U-46 officials say schools may close without state budget

Officials at the state's second-largest school district warn of school closings and program and service cuts in the 2017-18 school year if lawmakers don't approve a state budget authorizing education funding.

Elgin Area School District U-46 receives $150 million annually from the state, including general state aid and categorical payments.

"If they don't pass a budget or a stopgap budget, all the funding stops," said Jeff King, U-46 chief operations officer. "We would be out of money by wintertime. We would use all of our reserves. Our options would be a line of credit or tax anticipation warrants to get us through the rest of the (school) year."

U-46 would need to either levy taxes in the fall and begin borrowing funds to make payroll by the end of February, or else close schools, King said.

"We will need roughly $84 million to finish the school year," King said. Tax anticipation warrants are similar to payday loans at high interest rates.

"There will be several districts that will not even open because they don't have reserves," King said.

Even if lawmakers enacted a stopgap budget and U-46 factored in receiving at least one categorical payment for the school year, the district would need to levy taxes and make cuts, officials said.

"We would have to cut school supply budgets by 50 percent," King said.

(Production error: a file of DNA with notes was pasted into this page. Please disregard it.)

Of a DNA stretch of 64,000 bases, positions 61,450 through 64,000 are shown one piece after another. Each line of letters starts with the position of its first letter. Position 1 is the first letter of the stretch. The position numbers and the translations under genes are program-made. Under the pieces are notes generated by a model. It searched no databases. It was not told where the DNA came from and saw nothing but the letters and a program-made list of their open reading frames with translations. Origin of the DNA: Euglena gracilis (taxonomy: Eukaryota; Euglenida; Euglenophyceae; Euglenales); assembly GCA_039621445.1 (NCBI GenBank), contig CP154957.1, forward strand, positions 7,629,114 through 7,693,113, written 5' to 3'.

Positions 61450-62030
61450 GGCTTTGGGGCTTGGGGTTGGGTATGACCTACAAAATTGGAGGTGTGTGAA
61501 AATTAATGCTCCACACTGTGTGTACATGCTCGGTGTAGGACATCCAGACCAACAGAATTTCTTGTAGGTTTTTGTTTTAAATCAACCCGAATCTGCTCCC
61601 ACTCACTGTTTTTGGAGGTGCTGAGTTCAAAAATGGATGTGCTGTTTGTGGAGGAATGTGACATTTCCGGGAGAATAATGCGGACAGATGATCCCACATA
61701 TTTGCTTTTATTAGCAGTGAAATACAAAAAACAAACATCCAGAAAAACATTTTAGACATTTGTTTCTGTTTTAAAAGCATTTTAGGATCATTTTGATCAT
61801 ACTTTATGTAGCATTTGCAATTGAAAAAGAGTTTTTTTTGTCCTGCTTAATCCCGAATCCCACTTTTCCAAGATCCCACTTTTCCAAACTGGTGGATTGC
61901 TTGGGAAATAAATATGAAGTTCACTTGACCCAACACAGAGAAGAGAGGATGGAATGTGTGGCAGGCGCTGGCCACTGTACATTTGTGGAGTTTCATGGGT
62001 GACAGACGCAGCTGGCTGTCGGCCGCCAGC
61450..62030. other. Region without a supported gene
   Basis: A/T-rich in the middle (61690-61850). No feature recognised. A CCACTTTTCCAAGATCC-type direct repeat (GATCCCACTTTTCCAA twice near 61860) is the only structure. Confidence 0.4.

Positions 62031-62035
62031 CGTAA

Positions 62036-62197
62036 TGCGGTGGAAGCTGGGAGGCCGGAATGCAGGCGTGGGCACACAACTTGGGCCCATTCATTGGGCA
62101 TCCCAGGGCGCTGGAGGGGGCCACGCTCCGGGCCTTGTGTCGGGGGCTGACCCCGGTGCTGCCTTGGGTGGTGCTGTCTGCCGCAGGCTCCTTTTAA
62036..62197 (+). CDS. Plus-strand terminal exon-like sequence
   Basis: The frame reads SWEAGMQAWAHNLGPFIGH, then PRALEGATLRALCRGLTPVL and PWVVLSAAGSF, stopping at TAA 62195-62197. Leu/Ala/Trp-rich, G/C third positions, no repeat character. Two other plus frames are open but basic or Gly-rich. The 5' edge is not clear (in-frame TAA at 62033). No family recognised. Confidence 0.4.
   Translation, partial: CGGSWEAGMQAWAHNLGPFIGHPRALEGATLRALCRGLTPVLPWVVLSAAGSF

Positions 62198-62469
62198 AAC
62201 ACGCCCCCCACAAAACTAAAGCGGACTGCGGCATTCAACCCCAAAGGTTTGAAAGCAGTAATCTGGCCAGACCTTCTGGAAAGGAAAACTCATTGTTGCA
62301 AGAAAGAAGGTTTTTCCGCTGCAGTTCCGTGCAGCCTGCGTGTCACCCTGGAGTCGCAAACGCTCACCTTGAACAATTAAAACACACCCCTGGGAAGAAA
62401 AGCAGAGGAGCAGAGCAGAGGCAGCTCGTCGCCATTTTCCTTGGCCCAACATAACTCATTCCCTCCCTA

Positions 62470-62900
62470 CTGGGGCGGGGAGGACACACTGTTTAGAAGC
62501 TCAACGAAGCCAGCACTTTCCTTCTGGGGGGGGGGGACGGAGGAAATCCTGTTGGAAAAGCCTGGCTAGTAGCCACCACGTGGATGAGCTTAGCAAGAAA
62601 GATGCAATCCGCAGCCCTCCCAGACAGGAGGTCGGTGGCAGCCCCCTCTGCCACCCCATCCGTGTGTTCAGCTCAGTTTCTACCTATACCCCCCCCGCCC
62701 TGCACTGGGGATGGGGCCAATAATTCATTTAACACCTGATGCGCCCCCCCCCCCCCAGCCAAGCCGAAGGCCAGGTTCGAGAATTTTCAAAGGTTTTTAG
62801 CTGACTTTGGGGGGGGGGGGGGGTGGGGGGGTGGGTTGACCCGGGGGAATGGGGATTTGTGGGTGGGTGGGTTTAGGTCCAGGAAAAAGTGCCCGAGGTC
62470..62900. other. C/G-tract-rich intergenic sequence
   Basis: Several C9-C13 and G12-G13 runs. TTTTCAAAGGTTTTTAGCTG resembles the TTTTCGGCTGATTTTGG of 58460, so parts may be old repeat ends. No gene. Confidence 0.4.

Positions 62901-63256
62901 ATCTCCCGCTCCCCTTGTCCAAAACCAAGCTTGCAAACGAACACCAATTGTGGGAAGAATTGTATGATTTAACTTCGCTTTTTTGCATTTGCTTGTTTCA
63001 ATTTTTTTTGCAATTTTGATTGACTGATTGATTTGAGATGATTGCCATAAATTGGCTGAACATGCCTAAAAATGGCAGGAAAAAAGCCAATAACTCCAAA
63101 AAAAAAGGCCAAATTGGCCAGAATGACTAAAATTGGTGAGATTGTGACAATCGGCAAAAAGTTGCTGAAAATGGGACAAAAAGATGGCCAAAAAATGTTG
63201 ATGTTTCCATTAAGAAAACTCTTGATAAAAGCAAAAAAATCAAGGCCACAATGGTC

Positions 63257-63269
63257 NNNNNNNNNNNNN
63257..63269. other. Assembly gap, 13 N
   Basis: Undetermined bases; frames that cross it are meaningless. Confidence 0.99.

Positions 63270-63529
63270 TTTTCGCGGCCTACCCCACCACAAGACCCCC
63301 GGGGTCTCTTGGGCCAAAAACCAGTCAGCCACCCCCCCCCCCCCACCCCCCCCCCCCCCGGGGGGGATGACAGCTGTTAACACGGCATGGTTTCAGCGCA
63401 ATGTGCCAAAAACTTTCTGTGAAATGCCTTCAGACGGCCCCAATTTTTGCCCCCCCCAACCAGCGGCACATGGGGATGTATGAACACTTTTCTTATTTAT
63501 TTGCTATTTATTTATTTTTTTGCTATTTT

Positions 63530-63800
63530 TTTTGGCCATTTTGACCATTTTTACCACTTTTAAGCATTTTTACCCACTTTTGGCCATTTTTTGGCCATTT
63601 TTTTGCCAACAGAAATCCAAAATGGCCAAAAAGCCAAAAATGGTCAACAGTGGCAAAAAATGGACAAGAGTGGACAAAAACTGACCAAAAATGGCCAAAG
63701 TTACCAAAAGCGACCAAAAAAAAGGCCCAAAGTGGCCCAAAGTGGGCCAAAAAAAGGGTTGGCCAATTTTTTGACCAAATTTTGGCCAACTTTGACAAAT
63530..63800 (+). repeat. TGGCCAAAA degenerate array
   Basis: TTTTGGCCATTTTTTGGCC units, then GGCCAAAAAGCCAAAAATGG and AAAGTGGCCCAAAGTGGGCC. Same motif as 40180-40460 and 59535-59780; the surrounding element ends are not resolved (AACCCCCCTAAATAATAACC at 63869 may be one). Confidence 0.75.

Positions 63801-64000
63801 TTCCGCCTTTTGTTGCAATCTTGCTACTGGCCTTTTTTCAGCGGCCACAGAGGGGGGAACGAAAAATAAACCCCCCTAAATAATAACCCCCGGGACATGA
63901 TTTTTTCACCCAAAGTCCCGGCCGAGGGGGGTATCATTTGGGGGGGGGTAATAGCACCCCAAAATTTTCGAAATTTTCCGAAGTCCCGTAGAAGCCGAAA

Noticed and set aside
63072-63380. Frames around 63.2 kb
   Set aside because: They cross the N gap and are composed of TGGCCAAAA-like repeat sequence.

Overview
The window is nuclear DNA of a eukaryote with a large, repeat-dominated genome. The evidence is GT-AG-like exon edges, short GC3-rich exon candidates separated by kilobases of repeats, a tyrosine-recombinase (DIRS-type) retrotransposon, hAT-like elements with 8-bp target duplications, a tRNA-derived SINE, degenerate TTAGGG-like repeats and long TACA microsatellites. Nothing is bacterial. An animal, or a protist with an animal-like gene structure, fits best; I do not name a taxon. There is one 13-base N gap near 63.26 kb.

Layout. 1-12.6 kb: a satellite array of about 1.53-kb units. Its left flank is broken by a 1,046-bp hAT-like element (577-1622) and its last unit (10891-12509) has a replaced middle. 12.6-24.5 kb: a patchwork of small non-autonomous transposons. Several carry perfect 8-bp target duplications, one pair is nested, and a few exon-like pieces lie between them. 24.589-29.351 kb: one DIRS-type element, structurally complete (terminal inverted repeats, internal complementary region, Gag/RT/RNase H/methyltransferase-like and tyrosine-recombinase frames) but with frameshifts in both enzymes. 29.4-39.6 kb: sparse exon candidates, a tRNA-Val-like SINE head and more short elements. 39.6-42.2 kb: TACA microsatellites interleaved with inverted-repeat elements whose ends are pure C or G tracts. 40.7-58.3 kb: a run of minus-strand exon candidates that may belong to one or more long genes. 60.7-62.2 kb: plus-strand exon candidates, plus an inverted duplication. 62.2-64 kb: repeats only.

Potential cuts might include reducing or eliminating services like activity buses and after-school buses to athletic events, closing high school swimming pools, reducing nonunion personnel and freezing hiring, eliminating equipment spending, and reducing purchased services such as consulting.

"The pools cost us almost half a million dollars just to keep them running," King said. "We spend a lot of money for a facility that gets used about nine weeks a year."

In the future, closing some school buildings might be on the table, he said.

Officials estimate a roughly $15 million deficit next school year.

King said typically the administration would draft and present a tentative budget for the following school year in May, but too many variables are up in the air.

"We are going to wait a little longer and give you some numbers in July," King said. "We will bring forward in July a potential list of items to eliminate to balance the budget."

U-46 CEO Tony Sanders underscored that this is the worst-case scenario. He will be in Springfield on Thursday to testify before the House Appropriations Committee.

"Our communities have to be prepared for what comes when there is no state budget. ... It might mean a lot of different things," he said. "Let's get as much fumes out of the gas tank as we can through the school year to try to prevent having to borrow more than we need to."

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